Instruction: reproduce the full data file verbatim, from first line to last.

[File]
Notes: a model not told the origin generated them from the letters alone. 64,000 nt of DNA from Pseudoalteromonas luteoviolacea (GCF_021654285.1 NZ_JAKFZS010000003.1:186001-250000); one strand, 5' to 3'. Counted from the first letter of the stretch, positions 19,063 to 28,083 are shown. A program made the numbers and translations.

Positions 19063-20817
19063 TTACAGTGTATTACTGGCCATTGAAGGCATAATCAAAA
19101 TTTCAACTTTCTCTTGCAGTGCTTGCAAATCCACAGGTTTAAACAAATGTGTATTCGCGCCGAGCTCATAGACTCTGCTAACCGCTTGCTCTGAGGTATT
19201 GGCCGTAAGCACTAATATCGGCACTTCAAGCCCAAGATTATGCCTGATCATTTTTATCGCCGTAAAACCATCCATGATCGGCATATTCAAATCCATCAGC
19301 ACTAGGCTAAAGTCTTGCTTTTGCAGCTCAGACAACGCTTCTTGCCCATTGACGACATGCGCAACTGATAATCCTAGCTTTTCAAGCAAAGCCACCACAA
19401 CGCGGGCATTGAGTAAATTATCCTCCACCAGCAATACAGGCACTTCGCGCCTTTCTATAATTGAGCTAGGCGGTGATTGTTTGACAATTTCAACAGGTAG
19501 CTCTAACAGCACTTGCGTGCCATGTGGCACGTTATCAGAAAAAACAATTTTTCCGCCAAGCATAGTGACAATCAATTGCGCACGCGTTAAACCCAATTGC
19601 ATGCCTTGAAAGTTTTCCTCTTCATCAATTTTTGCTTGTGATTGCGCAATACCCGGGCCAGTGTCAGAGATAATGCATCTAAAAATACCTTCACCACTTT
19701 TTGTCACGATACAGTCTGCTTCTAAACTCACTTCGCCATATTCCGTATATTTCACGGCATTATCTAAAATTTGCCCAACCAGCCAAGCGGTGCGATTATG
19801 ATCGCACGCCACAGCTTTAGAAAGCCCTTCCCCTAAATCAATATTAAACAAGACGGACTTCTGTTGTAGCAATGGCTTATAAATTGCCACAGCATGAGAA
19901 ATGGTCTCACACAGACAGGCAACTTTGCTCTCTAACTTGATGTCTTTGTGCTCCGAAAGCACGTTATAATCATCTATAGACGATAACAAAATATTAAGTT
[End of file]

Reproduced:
Notes: a model not told the origin generated them from the letters alone. 64,000 nt of DNA from Pseudoalteromonas luteoviolacea (GCF_021654285.1 NZ_JAKFZS010000003.1:186001-250000); one strand, 5' to 3'. Counted from the first letter of the stretch, positions 19,063 to 28,083 are shown. A program made the numbers and translations.

Positions 19063-20817
19063 TTACAGTGTATTACTGGCCATTGAAGGCATAATCAAAA
19101 TTTCAACTTTCTCTTGCAGTGCTTGCAAATCCACAGGTTTAAACAAATGTGTATTCGCGCCGAGCTCATAGACTCTGCTAACCGCTTGCTCTGAGGTATT
19201 GGCCGTAAGCACTAATATCGGCACTTCAAGCCCAAGATTATGCCTGATCATTTTTATCGCCGTAAAACCATCCATGATCGGCATATTCAAATCCATCAGC
19301 ACTAGGCTAAAGTCTTGCTTTTGCAGCTCAGACAACGCTTCTTGCCCATTGACGACATGCGCAACTGATAATCCTAGCTTTTCAAGCAAAGCCACCACAA
19401 CGCGGGCATTGAGTAAATTATCCTCCACCAGCAATACAGGCACTTCGCGCCTTTCTATAATTGAGCTAGGCGGTGATTGTTTGACAATTTCAACAGGTAG
19501 CTCTAACAGCACTTGCGTGCCATGTGGCACGTTATCAGAAAAAACAATTTTTCCGCCAAGCATAGTGACAATCAATTGCGCACGCGTTAAACCCAATTGC
19601 ATGCCTTGAAAGTTTTCCTCTTCATCAATTTTTGCTTGTGATTGCGCAATACCCGGGCCAGTGTCAGAGATAATGCATCTAAAAATACCTTCACCACTTT
19701 TTGTCACGATACAGTCTGCTTCTAAACTCACTTCGCCATATTCCGTATATTTCACGGCATTATCTAAAATTTGCCCAACCAGCCAAGCGGTGCGATTATG
19801 ATCGCACGCCACAGCTTTAGAAAGCCCTTCCCCTAAATCAATATTAAACAAGACGGACTTCTGTTGTAGCAATGGCTTATAAATTGCCACAGCATGAGAA
19901 ATGGTCTCACACAGACAGGCAACTTTGCTCTCTAACTTGATGTCTTTGTGCTCCGAAAGCACGTTATAATCATCTATAGACGATAACAAAATATTAAGTT